The world presumed the US president was a pawn in his Russian counterpart’s game. It could prove to be the other way around, writes Nina L Khrushcheva.

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We need to move away from centralisation

Political reform must remain part of any new Programme for Government if our democracy is to be kept transparent and healthy, writes Theresa Reidy.

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Global markets can’t adequately supply prosperous societies

Two forthcoming books argue that we should revisit our economistic worldview and put the health of our local communities ahead of our consumer and market-centric ...

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Tourism should not just be for the summer

Ireland needs to create the attractions, events and value offering that will entice tourists to come here all year long — and to venture outside the big cities, ...

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Truth is out there: Who picks up the tab for ‘campaign of calumny’ against Maurice McCabe?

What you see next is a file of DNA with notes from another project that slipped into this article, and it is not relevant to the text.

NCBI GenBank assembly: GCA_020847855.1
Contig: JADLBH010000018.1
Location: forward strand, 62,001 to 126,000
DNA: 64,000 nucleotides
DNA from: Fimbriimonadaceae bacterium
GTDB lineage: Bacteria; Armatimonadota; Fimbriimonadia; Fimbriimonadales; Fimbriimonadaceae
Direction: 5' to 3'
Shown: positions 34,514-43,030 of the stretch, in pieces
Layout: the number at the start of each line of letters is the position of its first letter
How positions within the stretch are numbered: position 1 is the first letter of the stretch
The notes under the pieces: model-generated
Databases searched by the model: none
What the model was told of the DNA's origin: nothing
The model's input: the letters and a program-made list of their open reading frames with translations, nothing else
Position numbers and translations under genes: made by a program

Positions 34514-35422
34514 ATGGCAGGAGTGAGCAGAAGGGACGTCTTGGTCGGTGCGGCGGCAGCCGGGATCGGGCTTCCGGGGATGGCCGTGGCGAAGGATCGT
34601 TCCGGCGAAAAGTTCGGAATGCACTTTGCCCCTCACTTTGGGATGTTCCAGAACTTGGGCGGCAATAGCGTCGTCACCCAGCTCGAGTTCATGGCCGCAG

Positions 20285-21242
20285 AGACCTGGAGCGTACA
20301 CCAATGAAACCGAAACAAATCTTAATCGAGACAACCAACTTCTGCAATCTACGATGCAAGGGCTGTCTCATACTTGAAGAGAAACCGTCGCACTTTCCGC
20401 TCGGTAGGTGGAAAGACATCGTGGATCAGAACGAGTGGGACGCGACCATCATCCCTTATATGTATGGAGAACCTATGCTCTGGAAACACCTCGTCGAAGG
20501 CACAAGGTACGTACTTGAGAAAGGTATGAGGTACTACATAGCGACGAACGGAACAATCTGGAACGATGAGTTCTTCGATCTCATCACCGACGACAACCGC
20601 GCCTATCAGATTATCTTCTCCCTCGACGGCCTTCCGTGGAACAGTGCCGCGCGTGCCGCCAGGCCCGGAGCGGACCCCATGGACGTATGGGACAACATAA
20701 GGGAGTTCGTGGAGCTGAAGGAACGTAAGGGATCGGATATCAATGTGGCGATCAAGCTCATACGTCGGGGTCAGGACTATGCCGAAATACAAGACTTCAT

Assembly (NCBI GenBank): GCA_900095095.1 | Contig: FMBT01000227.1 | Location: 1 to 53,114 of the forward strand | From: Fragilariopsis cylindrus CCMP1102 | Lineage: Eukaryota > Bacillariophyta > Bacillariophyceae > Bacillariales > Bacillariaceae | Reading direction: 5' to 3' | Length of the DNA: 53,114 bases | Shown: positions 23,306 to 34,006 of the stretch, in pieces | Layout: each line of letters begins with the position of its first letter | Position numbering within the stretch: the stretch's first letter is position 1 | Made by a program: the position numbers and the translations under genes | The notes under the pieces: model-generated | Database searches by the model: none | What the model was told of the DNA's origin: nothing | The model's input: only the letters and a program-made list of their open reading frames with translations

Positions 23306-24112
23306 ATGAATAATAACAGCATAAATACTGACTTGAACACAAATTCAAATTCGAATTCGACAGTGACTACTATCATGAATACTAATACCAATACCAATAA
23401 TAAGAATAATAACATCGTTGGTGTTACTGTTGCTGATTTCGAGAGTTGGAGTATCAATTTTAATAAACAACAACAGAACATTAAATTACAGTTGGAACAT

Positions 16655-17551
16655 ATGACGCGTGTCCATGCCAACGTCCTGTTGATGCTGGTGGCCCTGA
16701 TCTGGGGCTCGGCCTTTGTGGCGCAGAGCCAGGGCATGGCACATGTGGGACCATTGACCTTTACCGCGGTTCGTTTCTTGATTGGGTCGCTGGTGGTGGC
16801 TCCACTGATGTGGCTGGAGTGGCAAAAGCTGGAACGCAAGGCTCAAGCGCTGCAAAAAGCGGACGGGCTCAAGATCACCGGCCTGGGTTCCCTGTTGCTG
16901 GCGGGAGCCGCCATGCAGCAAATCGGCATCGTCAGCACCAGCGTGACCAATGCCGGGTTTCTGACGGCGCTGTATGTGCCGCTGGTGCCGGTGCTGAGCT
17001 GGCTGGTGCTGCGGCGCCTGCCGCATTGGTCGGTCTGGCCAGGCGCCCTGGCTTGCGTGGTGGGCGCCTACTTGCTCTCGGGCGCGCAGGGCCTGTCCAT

Michael Clifford Taxpayers will probably foot the bill for ‘campaign of calumny’ against Maurice McCabe, writes Michael Clifford.

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Rape myths and victim-blaming alive and well in Irish courts

After a great deal of awareness-raising and educational work on the subject of rape culture, the report of a trial perpetuating rape myths represented two steps ...

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A welcome end to four years of Armageddon

At least 40,000 Irish died in the Great War before the guns fell silent on November 11, 1918. The relief at the arrival of peace was tinged with sorrow and a sense ...

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Dot and Billy: how love letters document the stories of lives torn apart by World War I

During World War I, the only way to keep in touch with loved ones who were serving in the armed forces was through letters.

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Comment: Victim blaming at the heart of rape case ‘thong’ comment

My thong days are long gone. But for women everywhere this week the revelation that a teenager’s choice of underwear — in this case a thong with a lace ...

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We can defeat Donald Trump by dissecting his tactics

Donald Trump is not a leader. He is an entertainer and a marketeer at best, and an authoritarian fascist at worst, writes Joyce Fegan.

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Armistice centenary: Why Northern Ireland’s culture divide is still an obstacle to remembering the past